Title: The American Panorama
Author: Michael H. Collins
Publisher: Outskirts Press
Have you ever wondered how geography affects United States history and culture or why there are so many religions in America or even what are the main causes of crime in the country? Michael H. Collins has written a huge book titled The American Panorama that not only tries to answer these questions but a plethora of more concepts, ideas and nuances of America.
This voluminous nine hundred and three page paperback was originally designed for overseas students in Beijing taking classes to learn about America’s social, cultural and political issues. Written from an outside perspective of the United States, it is broken down into twelve chapters covering topics ranging from territorial lands, peoples, government, and economy to education, media, character, religion, the arts and world alliances. It includes questions for reflection and discussion, an extensive biography and sources section along with over one hundred page index. The largest chapters are on the economic system/social security and the arts/literature with the smallest chapters on the American character and cultural debates/social problems and solutions.
Collins divides each subject topic methodically, discussing the history of the past and how it is apropos in today’s culture in America. If it is about migration or segregation in the chapter about regions and cities, it lists population charts, place name origins and protecting the environment. The chapter on religion not only gives detailed history of explanations of American denominations such as Mormonism, Pentecostalism and Southern Baptists, but tabulates church membership, mention famous Christians such as Billy Graham, Tim LaHaye and James Dobson and mega-churches along with televangelists. In the chapter on the arts, television shows such as Guiding Light and The Simpsons are explained, art museums along with movie ratings are listed, and writings of Tennessee Williams, F. Scott Fitzgerald and John Steinbeck are discussed. No cultural stone is unturned.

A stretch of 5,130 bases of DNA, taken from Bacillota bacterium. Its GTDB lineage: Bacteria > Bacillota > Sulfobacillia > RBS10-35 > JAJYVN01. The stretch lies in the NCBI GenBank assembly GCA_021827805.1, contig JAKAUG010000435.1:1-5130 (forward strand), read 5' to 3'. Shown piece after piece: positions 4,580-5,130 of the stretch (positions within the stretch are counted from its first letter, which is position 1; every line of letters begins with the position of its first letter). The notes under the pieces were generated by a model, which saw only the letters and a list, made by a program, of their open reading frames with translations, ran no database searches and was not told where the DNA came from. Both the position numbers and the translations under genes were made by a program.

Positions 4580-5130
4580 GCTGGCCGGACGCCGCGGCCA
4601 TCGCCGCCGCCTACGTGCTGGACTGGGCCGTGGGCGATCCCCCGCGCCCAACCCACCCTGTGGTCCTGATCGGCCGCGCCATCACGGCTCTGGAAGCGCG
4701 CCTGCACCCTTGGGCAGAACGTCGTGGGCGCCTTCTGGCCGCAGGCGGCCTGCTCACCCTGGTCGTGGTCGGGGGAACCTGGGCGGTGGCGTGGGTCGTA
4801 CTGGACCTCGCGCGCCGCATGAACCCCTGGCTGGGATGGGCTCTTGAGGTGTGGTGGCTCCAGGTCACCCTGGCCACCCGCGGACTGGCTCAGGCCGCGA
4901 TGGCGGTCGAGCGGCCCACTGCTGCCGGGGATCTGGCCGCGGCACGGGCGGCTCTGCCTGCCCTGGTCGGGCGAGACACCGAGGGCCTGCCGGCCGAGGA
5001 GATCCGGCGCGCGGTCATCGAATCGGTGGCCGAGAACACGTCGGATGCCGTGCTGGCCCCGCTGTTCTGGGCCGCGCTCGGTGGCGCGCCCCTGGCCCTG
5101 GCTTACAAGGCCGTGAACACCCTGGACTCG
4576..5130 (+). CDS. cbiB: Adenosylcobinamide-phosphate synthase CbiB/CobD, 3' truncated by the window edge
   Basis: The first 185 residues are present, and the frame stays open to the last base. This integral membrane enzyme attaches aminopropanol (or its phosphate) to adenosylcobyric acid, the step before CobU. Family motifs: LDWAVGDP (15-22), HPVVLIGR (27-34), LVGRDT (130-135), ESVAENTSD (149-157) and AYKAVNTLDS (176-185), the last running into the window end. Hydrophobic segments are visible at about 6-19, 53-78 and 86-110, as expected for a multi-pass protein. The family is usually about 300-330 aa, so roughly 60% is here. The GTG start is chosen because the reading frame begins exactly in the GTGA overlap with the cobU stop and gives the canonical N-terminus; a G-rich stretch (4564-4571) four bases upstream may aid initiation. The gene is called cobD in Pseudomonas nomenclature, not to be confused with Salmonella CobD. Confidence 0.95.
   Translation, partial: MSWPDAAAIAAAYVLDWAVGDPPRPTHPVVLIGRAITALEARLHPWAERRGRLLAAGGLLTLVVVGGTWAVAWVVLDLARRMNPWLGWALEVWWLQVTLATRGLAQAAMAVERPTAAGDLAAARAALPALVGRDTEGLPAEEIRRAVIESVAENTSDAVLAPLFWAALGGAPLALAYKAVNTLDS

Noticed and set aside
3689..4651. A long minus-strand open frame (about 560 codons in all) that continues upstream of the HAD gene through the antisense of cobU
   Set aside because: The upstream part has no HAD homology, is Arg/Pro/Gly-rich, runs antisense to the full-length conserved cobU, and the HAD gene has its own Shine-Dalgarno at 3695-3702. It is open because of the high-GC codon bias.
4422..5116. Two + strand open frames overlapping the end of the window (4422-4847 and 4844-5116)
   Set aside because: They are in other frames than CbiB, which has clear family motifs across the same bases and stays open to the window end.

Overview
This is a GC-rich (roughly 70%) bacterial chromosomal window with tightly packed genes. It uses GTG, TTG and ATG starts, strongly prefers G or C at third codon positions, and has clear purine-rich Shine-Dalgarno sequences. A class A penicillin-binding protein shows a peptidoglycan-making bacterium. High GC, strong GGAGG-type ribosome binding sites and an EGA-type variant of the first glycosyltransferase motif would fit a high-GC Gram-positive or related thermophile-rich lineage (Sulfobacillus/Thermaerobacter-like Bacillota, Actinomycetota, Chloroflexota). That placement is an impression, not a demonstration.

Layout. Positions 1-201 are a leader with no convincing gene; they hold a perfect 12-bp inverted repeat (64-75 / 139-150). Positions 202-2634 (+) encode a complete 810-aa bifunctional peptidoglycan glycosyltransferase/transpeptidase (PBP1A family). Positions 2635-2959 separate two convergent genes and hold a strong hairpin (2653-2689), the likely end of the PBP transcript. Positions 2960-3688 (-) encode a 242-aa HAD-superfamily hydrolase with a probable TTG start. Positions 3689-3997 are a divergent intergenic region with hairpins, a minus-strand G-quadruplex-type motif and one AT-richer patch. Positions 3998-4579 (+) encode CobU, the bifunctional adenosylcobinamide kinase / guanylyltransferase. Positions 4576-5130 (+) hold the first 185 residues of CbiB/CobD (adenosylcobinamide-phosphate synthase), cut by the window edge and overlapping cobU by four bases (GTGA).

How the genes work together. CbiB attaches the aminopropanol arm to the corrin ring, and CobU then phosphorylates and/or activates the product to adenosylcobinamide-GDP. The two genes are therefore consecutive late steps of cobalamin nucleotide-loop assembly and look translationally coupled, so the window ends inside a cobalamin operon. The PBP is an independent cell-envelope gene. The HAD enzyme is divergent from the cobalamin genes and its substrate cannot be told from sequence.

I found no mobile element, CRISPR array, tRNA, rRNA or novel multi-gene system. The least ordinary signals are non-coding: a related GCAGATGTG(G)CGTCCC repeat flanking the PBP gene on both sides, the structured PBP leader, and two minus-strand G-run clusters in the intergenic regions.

Need to know that there are over fourteen hundred American newspapers but eighty-five percent of those only have fifty thousand readers daily? Or that twenty-six percent of American households are now single, living alone? Or that it costs as much as $150,000 for a six year prison term treatment program? Or that there were over two hundred thousand female military personnel enlisted in May 2009? The facts go on and on, available at every turn of the page.
To cover the myriad of topics from Thomas Jefferson, John F Kennedy or Henry Kissinger to GPS, NASA, robotics, reality TV or current divorce percentages would make this review extremely lengthy. For anyone who wants to know more minutiae about the United States, this is a perfect, well-rounded, well-researched source of reliable, dependable and abundant information about America.